Molycorp Inc., owner of the largest rare-earths deposit outside of China, soared the most since the shares began trading more than two years ago after executives and a director bought stock in the company.
Molycorp jumped 19 percent to $8.62 at 2:15 p.m. in New York, after earlier gaining 20 percent, the most intraday since the company’s initial public offering in June 2010.
John Ashburn, an executive vice president and the company’s general counsel, bought 10,000 shares and Charles Henry, a director, purchased 45,192 shares, according to filings made after the close of trading on Nov. 21. Chief Executive Officer Mark Smith purchased 20,000 shares at $6.20 each, according to a Nov. 19 filing.
The shares have tumbled 64 percent this year partly because of a slump in prices for rare earths, a group of 17 chemically similar elements used in wind turbines and hybrid cars. China supplies about 95 percent of demand for rare earths, which have slumped since mid-2011, after a spike caused by China’s decision to slash exports in 2010.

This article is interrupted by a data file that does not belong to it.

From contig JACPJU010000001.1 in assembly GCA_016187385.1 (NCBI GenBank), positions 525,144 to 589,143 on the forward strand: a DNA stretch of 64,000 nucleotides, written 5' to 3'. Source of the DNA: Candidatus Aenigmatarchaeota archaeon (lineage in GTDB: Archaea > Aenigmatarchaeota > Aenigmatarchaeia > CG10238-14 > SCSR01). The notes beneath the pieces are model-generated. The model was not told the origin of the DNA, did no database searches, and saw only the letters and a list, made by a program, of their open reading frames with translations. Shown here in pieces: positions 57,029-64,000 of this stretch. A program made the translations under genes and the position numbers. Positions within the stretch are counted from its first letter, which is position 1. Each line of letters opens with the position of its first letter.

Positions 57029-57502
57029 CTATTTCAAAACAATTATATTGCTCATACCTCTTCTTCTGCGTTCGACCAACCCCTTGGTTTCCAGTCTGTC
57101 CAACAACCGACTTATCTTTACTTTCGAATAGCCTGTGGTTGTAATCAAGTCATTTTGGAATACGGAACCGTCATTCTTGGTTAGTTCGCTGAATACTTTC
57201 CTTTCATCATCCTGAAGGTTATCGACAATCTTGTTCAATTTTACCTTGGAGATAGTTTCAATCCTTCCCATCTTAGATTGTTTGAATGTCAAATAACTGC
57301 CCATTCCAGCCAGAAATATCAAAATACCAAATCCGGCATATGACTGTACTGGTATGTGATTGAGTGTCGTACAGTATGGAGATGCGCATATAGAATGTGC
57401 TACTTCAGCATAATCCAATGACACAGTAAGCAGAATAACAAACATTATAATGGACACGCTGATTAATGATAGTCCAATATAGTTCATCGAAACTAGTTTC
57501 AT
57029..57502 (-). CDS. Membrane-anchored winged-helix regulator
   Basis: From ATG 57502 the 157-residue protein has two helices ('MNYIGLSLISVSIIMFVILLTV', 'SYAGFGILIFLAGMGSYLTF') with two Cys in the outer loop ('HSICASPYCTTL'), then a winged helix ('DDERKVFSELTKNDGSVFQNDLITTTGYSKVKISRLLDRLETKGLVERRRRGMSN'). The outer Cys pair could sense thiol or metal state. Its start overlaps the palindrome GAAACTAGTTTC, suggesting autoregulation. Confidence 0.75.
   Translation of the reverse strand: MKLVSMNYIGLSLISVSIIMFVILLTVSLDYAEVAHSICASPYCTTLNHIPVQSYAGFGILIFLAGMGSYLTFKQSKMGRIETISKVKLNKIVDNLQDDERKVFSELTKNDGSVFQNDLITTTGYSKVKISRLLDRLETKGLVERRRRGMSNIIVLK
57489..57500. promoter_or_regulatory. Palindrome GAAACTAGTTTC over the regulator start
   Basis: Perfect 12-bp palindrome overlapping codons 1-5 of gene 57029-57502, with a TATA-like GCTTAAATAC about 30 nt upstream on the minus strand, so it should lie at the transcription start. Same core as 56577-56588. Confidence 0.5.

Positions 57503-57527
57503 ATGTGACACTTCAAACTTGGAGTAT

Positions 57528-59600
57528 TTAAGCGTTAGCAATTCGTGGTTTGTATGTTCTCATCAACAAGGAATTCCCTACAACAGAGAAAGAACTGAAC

Molycorp plunged to its lowest last week after the Greenwood Village, Colorado-based company said in a Nov. 9 filing that the U.S. Securities and Exchange Commission began an investigation over the accuracy of its public disclosures.
“It looked like a good buy at these prices,” Jonathan Hykawy, an analyst at Toronto-based Byron Capital Markets Ltd. who recommends buying the stock, said today in an e-mail. He said some short sellers have been buying shares to cover their positions.
China plans to offer subsidies to large, state-owned rare-earth producers in the country, the Financial Times reported yesterday.
That may signal China is trying to spur a recovery in the industry after illegal mining led to overcapacity and lowered prices, said Laurence Balter, an analyst at Fox Island, Washington-based Oracle Investment Research.
“It’s in China’s best interest to maintain price integrity as they shut down illegal mining,” Balter, who recommends buying Molycorp stock, said today in a telephone interview. “Too low is just too low.”
Jack Lifton, a founder of rare-earth consulting firm Technology Metals Research LLC, said the subsidies are small and more of a symbolic gesture that indicates the government has taken a direct interest in unregulated mining.
“They’re paying lip service and acknowledging there’s a problem,” Lifton said today by phone. “What the government would like to do is choke off illegal mining and get control of the whole system. It would firm up prices.”
Jim Sims, a spokesman for Molycorp, said in a voicemail today that Molycorp executives who have bought shares are presumably doing it because of confidence in the company’s future.